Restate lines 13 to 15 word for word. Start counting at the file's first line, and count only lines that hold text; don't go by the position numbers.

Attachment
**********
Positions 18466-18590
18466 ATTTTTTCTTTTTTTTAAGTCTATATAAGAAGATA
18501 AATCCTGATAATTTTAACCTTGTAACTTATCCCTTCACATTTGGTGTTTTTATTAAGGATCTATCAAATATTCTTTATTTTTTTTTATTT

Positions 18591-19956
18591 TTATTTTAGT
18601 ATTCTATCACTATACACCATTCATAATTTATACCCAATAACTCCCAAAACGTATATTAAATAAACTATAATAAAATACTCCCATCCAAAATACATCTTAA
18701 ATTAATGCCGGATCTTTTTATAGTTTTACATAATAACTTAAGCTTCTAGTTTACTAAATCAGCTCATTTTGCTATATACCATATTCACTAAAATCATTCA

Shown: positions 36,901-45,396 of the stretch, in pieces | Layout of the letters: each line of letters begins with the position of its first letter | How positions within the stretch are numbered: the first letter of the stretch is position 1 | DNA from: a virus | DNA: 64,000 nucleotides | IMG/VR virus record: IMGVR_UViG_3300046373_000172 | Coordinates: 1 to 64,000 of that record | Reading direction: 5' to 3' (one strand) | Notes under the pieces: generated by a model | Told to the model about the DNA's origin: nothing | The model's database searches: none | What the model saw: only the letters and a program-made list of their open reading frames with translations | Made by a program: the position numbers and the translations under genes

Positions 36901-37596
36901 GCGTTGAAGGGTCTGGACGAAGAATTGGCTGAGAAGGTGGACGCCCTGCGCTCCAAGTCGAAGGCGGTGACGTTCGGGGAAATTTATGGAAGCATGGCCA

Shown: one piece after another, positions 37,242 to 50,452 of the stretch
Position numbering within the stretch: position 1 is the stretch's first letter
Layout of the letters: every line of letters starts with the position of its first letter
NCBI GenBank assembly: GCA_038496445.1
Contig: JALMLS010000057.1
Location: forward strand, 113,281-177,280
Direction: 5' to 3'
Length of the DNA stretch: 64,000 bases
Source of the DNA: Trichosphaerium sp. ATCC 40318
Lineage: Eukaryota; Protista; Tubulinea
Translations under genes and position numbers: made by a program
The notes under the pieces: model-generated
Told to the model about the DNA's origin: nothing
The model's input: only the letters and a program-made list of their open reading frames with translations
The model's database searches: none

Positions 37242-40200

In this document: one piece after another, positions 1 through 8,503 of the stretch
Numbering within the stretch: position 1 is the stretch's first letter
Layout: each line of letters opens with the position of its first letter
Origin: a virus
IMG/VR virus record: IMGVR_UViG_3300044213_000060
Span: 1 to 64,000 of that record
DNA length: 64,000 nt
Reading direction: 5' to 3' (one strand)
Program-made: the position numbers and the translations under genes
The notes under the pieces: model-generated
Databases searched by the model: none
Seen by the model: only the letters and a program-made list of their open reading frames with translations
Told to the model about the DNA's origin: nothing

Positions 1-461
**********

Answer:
Layout of the letters: every line of letters starts with the position of its first letter
NCBI GenBank assembly: GCA_038496445.1
Contig: JALMLS010000057.1